Friday, April 29, 2016

SQL Saturday in Baltimore #506 - Pre-Con

While Pre-Con is still going and our SQL Saturday event is scheduled for tomorrow I already starting to post pictures from it.

On SQL Saturday in Baltimore 2016 we have two following Pre-Con sessions:

"SQL Server Internals: The Practical Angle" by Dmitri Korotkevitch
"Building Better SSIS Packages" by Tim Mitchell

Here are the pictures:

























Tuesday, April 26, 2016

SQL Server Windows Core installation does not support Reporting Service

Previous topic: Seven obstacles of SQL Server Core Installation

Read next:
- How to Install and prepare Windows Core for SQL Server installation
- Five Steps of Remote SQL Server installation using PowerShell


Yep.
You could guess that it is pretty obvious that under Windows Core you can't have SQL Server Management Studio or Profiler, but we wouldn't imagine that one of four main SQL Server components won't be available in Core.

I've tried to install SSRS on my Virtual Core machine and here is what I've got:

Will copy-paste the error message here:
The following error occurred:
You have selected a feature that is not supported on Windows Server Core.
The supported features on Windows Server Core are:
Database Engine Services,
SQL Server Replication,
Full-Text and Semantic Extractions for Search,
Analysis Services,
Client Tools Connectivity,
Integration Services,
and SQL Client Connectivity SDK
.


That Error message let you figure out what you CAN'T install on Windows Core.
To make that decision you have to look through the whole list of possible options in MSDN: https://msdn.microsoft.com/en-us/library/ms144259.aspx#Feature


Obviously, SSRS is a component, but it is not in the "safe core" list.
Lets look at everything else with little cheating: By my experience I can do an installation of whole "SQL" feature module, that means, PolyBase ss part of "SQL" parent feature also has to be installable.
Hold on, lets look at my prior post: Installing Polybase for SQL Server 2016
Basically, for installing "PolyBase" feature you have to install Java from Oracle.
So, I've tried to install PolyBase and I've got that error:

That was predictable.
Then I've tried to install Java driver and got following:
In other words: my device is not in the list of those 3 billions devices, which run Java.
That means, technically, installation of PolyBase is allowed, but not possible on Windows Core Server.

So, where is PolyBase when you install "SQL" feature? - It is just ignored.
I've checked it by running following command:
SELECT SERVERPROPERTY ('IsPolybaseInstalled') AS IsPolybaseInstalled;
That command will return "0" (Zero), which means, feature is not enabled.

In order to determine what is supported and what is not supported by Core installation I had to run each feature separately and here is the result table. Enjoy.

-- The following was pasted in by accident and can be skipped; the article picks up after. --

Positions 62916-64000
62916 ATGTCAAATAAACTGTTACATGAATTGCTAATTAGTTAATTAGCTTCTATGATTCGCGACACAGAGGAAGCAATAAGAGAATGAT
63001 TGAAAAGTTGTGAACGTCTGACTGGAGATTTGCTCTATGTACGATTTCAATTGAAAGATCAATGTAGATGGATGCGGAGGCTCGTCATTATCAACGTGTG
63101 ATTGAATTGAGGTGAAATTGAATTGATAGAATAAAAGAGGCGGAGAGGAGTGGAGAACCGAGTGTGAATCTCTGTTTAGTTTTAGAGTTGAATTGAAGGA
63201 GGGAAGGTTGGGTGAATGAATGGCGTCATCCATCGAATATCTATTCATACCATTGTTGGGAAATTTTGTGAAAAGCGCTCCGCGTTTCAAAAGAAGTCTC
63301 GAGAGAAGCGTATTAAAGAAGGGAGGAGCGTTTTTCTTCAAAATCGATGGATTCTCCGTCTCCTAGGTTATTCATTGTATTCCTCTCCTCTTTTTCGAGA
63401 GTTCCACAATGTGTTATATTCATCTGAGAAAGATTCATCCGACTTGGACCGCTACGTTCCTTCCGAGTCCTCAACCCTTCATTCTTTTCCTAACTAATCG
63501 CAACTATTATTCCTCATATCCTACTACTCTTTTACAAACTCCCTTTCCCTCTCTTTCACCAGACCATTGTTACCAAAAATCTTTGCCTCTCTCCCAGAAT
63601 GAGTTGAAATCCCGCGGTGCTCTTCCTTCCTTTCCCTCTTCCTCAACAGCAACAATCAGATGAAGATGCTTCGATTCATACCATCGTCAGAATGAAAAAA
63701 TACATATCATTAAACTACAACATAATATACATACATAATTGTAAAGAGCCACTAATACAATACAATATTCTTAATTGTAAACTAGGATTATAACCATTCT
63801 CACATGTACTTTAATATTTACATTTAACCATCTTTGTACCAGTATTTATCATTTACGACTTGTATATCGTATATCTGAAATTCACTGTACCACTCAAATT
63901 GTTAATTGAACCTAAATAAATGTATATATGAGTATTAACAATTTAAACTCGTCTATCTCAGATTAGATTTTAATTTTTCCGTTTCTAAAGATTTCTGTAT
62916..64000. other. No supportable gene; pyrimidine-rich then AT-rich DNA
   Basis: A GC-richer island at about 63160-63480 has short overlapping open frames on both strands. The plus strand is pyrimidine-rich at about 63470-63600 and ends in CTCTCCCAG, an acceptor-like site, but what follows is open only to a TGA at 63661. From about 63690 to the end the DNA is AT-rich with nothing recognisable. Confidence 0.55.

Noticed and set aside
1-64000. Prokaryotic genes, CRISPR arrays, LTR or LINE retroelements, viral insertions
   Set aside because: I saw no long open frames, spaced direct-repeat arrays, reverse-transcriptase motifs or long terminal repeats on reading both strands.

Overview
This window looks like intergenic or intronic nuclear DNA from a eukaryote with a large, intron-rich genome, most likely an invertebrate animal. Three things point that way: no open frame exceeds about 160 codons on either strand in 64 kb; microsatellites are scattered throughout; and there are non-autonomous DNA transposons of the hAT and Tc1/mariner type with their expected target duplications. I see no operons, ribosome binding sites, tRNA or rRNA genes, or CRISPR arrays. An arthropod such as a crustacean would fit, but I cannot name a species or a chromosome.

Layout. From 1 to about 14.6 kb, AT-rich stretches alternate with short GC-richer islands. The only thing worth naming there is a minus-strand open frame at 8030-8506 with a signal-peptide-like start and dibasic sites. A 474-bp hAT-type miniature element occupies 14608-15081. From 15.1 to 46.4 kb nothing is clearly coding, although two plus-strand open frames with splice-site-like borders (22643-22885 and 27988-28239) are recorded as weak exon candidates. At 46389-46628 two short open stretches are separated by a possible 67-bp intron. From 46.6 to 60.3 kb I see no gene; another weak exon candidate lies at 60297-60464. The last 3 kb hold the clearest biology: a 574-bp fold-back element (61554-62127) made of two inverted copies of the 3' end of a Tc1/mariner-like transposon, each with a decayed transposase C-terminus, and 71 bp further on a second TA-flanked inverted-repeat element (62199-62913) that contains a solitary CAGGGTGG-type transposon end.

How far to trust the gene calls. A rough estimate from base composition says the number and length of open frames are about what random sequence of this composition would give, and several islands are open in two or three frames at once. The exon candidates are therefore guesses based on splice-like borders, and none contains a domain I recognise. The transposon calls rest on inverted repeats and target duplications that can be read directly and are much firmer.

Parent feature parameterFeature parameterDescriptionWindows Core Support
SQL
Installs the SQL Server Database Engine, Replication, Fulltext, and Data Quality Server.YES
SQLSQLEngineInstalls just the SQL Server Database Engine.YES
SQLReplicationInstalls the Replication component along with SQL Server Database Engine.YES
SQLFullTextInstalls the FullText component along with SQL Server Database Engine.YES
SQLDQCopies the files required for completing the Data Quality Server installation. After completing SQL Server installation, you must run the DQSInstaller.exe file to complete the Data Quality Server installation. For more information, see Run DQSInstaller.exe to Complete Data Quality Server Installation. This also installs SQL Server Database Engine.YES
SQLPolyBaseInstalls PolyBase components.NO
AS
Installs all Analysis Services components.YES
RS
Installs all Reporting Services components.NO
DQC
Installs Data Quality Client.NO
IS
Installs all Integration Services components.YES
MDS
Installs Master Data Services.NO
Tools
Installs client tools and SQL Server Books Online components.NO
ToolsBCInstalls backward compatibility components.NO
ToolsBOLInstalls SQL Server Books Online components to view and manage help content.NO
ToolsConnInstalls connectivity components.YES
ToolsSSMSInstalls SQL Server Management Tools – Basic. This includes the following: - SQL Server Management Studio support for the SQL Server Database Engine, SQL Server Express, sqlcmd utility, and the SQL Server PowerShell providerNO
ToolsADV_SSMSInstalls SQL Server Management Tools – Complete. This includes the following components in addition to the components in the Basic version: - SQL Server Management Studio support for Reporting Services, Analysis Services, and Integration Services - SQL Server Profiler - Database Engine Tuning AdvisorNO
ToolsDREPLAY_CTLRInstalls Distributed Replay controllerYES
ToolsDREPLAY_CLTInstalls Distributed Replay clientYES
ToolsSNAC_SDKInstalls SDK for Microsoft SQL Server Native ClientYES
ToolsSDKInstalls the software development kit.NO
ToolsLocalDBInstalls LocalDB, an execution mode of SQL Server Express targeted to program developers. LocalDB is an option when installing any SKU of SQL Server 2016 ExpressYES